by Susan Donderewicz: The following is a transcript of a presentation made during a meeting on community economics in Steuben County in May of 2008: I’ve been given just fifteen minutes, so I’ve narrowed my topic to the history of civilization. With a special emphasis on the future, since this is part of the progression, it just hasn’t happened yet. When I envision an economy of a particular time and place, I picture a machine, and the first place to look is how the machine is powered, what makes this economy go. The ancient Egyptians had an economy that created the pyramids, the Sphinx, all those ancient works of art. I refer to that bulwark of historical accuracy, Hollywood, for a glimpse of how that system worked. The “Ten Commandments” showed scene after scene of the masses of people working hard from dawn to dusk, their lives were nothing but endless work. I thought as I was growing up that this was because they used primitive methods to provide for their basic needs. However, during my Hippie experience, I lived off a garden using a pickaxe, cutting wood with a bow saw. It took about half a day, on the average, to fill my needs. The rest of my day was free for courses at the community college, visiting friends, etc. So why were the Egyptian masses working so hard? Where was all that effort going? The Egyptian economy was a machine shaped like a giant pyramid, with the huge majority at the bottom, a lesser number of immediate supervisors just above them, on up to a very small group at the top: a hierarchy. The people at the bottom powered the machine with that labor beyond which they performed for their own benefit, this excess they unwillingly contributed upwards through the machine to the controllers at the top. The huge amount of wealth and power wielded by the people at the top originated from the workers at the bottom. Very little benefit came back down to the workers—supervision, for sure, and police presence, quite probably. The Egyptian economy was powered by the exploitation of the masses. Continue reading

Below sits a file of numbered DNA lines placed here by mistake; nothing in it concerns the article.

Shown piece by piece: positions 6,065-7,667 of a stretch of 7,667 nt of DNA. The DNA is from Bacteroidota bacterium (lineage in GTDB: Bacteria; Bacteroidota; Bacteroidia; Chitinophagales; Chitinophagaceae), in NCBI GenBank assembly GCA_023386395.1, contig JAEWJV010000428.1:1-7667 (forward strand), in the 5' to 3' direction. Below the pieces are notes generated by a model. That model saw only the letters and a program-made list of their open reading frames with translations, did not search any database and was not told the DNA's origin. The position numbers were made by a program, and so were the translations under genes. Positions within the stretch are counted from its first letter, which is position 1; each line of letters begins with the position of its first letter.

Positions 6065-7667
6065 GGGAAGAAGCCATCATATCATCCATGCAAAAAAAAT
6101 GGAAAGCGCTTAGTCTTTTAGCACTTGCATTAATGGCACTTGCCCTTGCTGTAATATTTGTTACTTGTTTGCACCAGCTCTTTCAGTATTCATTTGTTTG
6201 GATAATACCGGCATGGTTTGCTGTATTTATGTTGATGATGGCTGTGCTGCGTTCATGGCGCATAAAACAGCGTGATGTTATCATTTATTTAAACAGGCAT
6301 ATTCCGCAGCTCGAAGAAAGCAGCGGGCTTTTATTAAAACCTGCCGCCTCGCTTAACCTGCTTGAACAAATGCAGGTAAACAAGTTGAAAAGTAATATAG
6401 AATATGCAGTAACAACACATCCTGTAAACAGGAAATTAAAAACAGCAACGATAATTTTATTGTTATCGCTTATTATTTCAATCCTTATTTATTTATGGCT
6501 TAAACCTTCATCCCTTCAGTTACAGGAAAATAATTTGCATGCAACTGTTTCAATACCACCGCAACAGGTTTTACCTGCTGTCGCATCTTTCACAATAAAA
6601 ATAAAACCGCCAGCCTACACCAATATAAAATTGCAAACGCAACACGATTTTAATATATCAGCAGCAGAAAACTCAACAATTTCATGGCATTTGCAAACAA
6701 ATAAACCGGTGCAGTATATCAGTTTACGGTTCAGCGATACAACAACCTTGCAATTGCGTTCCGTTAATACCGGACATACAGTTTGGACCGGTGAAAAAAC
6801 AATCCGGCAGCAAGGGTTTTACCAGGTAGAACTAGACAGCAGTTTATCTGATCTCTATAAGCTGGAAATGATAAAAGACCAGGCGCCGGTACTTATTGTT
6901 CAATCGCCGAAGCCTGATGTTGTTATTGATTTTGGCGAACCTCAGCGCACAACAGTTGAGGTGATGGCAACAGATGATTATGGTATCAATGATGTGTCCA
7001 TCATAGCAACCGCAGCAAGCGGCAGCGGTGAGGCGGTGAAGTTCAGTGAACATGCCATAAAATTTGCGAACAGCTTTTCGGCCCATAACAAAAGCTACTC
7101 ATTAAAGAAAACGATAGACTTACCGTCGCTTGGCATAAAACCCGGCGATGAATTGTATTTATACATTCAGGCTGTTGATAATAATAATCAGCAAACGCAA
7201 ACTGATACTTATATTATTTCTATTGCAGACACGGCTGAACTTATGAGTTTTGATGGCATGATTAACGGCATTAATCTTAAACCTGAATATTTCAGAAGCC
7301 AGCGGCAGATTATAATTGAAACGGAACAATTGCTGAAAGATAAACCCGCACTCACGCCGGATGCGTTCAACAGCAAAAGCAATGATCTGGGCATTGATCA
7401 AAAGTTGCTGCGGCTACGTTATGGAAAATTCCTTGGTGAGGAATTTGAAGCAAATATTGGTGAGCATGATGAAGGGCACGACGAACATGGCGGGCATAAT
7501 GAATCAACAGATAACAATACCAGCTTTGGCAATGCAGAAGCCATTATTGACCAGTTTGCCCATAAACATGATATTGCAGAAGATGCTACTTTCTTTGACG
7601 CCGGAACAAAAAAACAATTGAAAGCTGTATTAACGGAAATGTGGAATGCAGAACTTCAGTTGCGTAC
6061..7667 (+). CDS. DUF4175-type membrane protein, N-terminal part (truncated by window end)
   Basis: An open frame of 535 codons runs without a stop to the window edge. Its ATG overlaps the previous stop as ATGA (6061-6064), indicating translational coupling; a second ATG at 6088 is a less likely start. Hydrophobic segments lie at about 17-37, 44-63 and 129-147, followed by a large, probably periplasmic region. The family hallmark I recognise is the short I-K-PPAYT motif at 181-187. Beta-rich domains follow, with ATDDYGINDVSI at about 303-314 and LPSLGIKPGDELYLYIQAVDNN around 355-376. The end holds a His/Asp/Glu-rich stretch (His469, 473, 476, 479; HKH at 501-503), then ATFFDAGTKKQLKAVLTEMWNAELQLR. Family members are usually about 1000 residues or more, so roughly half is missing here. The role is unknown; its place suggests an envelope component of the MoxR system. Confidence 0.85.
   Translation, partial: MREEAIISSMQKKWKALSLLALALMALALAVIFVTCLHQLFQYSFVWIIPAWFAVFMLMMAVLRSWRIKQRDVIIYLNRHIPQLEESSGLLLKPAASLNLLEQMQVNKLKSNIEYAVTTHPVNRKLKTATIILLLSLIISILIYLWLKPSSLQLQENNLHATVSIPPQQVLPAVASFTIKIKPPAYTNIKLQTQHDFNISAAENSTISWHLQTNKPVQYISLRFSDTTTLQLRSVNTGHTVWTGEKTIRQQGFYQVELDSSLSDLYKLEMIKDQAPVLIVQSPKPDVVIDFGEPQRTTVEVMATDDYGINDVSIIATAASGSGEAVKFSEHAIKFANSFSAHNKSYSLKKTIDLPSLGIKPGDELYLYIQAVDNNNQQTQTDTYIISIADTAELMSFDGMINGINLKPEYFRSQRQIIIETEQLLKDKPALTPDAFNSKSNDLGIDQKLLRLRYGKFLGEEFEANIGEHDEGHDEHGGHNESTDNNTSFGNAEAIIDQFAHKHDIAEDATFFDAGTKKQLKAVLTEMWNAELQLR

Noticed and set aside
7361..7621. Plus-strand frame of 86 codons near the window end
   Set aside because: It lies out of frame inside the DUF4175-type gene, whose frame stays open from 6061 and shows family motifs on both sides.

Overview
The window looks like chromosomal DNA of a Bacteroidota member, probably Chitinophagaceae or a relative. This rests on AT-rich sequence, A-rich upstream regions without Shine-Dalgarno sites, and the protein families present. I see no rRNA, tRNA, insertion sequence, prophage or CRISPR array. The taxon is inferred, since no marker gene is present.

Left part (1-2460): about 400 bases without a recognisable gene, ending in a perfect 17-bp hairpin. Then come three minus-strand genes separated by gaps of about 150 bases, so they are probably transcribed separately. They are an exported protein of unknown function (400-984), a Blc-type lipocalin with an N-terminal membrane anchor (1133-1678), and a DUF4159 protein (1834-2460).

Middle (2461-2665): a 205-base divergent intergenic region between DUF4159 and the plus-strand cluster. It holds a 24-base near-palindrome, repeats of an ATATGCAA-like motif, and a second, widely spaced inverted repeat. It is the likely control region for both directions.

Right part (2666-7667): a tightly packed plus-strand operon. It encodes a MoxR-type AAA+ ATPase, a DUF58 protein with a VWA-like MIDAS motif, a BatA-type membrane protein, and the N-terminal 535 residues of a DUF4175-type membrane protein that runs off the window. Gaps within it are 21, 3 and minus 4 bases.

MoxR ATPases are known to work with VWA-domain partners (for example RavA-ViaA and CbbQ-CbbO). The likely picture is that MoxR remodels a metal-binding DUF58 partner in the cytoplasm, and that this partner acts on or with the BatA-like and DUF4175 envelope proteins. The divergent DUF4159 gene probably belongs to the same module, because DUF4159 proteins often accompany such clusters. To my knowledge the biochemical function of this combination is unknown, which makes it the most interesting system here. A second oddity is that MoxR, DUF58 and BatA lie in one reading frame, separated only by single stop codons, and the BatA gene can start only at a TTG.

Greens warn that antiwar Americans will waste their votes if they vote for Obama, citing his positions on Iraq, Afghanistan, Iran, and the Middle East